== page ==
Kinase involved in the final step of cell division
But this is not all that FMP researchers have found out about PI3KC2a. Together with Emilio Hirsch’s research group at the University of Torino, the researchers have been able to demonstrate that the kinase is also involved in the final step of cell division, referred to as cytokinesis.
Patients lacking the kinase due to mutations were the starting point of the study published in Science. Besides having various organ defects, these individuals suffer from a clouding of the lens, known as a cataract. Using experiments in mice and zebrafish, the research team was able to show how the loss of function of the leads to cataracts.
The genetic material is duplicated and subsequently distributed to the two daughter during cell division. Membrane abscission eventually separates the daughter cells. In the absence of the kinase, however, this final cut fails to occur because a crucial lipid that can only be produced by PI3KC2a is missing. As a result, the lens epithelial cells suffer from impaired cytokinesis, which explains why these patients develop cataracts. The finding also has further implications: With the realization that the kinase is an essential component of cytokinesis, i.e. the separation of daughter cells—this mechanism could also be of great importance for tumors that rely on continuous cell division. Consequently, PI3KC2a inhibitors would potentially also open up new perspectives in cancer therapy.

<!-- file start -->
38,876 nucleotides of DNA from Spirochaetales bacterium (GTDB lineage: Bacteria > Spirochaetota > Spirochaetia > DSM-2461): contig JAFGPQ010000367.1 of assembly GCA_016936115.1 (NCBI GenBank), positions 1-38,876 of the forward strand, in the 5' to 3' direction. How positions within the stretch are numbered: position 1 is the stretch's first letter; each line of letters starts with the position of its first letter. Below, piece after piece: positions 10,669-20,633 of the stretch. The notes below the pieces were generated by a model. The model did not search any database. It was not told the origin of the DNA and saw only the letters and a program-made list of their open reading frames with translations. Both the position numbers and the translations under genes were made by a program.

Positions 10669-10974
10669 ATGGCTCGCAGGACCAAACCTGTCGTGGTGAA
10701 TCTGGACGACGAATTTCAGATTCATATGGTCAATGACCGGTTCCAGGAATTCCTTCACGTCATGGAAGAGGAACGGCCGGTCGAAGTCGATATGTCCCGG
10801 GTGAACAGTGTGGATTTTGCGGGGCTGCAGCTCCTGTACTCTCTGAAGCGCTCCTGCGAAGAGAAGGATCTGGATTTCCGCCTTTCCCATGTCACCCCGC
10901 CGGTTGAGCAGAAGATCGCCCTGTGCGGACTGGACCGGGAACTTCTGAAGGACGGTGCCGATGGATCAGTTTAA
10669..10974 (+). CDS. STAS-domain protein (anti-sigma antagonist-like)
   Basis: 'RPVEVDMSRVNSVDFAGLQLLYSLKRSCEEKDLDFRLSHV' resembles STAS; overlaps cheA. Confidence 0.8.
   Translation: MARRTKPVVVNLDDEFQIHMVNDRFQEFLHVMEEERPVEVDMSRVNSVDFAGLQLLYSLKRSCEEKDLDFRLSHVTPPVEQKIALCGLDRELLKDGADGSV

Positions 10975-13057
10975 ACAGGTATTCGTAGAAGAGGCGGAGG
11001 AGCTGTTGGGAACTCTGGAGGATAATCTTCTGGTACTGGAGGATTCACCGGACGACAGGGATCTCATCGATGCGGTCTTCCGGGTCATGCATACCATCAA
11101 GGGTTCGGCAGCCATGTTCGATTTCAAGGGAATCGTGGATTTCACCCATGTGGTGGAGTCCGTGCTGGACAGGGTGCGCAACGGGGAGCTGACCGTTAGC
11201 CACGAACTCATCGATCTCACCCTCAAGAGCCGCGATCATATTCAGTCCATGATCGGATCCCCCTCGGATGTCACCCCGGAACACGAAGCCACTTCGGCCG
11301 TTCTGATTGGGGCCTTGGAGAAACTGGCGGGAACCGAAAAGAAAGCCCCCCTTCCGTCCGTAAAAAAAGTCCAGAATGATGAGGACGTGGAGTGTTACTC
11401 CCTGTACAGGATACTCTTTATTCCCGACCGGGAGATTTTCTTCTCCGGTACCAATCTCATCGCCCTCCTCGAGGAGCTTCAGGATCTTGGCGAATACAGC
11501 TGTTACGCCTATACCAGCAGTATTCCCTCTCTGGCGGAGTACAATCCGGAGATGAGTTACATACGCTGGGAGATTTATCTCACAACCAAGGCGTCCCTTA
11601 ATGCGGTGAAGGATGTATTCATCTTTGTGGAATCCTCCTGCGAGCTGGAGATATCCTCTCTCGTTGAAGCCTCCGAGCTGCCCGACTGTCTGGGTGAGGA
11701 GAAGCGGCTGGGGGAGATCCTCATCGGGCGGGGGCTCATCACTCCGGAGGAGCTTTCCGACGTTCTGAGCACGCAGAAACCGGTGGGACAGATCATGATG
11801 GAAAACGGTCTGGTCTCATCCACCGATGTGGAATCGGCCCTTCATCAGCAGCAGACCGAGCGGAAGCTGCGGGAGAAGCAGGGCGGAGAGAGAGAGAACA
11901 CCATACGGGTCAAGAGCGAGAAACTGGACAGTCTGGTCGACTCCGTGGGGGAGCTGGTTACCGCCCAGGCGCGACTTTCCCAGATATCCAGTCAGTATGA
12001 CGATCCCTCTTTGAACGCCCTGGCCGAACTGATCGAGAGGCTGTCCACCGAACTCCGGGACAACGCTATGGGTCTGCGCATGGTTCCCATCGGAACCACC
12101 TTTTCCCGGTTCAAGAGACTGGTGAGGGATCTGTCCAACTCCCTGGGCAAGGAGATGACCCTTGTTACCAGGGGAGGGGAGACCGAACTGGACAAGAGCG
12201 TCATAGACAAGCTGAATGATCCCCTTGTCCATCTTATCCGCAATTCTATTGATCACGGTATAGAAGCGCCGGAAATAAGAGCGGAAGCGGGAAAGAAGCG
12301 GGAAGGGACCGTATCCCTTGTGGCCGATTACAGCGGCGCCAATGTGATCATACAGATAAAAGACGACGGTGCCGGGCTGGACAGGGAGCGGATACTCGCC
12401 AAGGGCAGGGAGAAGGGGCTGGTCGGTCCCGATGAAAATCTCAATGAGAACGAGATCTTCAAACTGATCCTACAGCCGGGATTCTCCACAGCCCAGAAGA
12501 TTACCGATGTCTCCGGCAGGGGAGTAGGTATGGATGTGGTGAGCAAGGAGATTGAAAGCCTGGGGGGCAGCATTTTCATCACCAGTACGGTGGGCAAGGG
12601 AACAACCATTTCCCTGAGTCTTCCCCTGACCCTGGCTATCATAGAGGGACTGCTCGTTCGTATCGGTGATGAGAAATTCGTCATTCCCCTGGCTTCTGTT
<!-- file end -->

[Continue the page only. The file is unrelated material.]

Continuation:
Explore further

A molecular switch may serve as new target point for cancer and diabetes therapies

More information: Wen-Ting Lo et al, Structural basis of phosphatidylinositol 3-kinase C2α function, Nature Structural & Molecular Biology (2022). DOI: 10.1038/s41594-022-00730-w
Explore further
Federico Gulluni et al, PI(3,4)P2-mediated cytokinetic abscission prevents early senescence and cataract formation, Science (2021). DOI: 10.1126/science.abk0410

Journal information: Nature Structural & Molecular Biology , Science
Feedback to editors
46 minutes ago
46 minutes ago
1 hour ago
4 hours ago
Mar 07, 2022
46 minutes ago
46 minutes ago
46 minutes ago
46 minutes ago
46 minutes ago
1 hour ago
1 hour ago
4 minutes ago
5 minutes ago
12 minutes ago
13 minutes ago
14 minutes ago
15 minutes ago
More from Physics Forums | Science Articles, Homework Help, Discussion
Aug 15, 2018
Aug 27, 2019
Apr 23, 2021
Jun 05, 2017
Aug 11, 2020
Apr 18, 2016
2 hours ago
2 hours ago
2 hours ago
4 hours ago
4 hours ago
4 hours ago
Use this form if you have come across a typo, inaccuracy or would like to send an edit request for the content on this page. For general inquiries, please use our contact form. For general feedback, use the public comments section below (please adhere to guidelines).
Please select the most appropriate category to facilitate processing of your request
Thank you for taking time to provide your feedback to the editors.
Your feedback is important to us. However, we do not guarantee individual replies due to the high volume of messages.
Your email address is used only to let the recipient know who sent the email. Neither your address nor the recipient’s address will be used for any other purpose. The information you enter will appear in your e-mail message and is not retained by in any form.

Get weekly and/or daily updates delivered to your inbox. You can unsubscribe at any time and we’ll never share your details to third parties.
More information Privacy policy
Medical research advances and health news
The latest engineering, electronics and technology advances
The most comprehensive sci-tech news coverage on the web
This site uses cookies to assist with navigation, analyse your use of our services, collect data for ads personalisation and provide content from third parties. By using our site, you acknowledge that you have read and understand our Privacy Policy and Terms of Use.


Add a Comment

Your email address will not be published. Required fields are marked *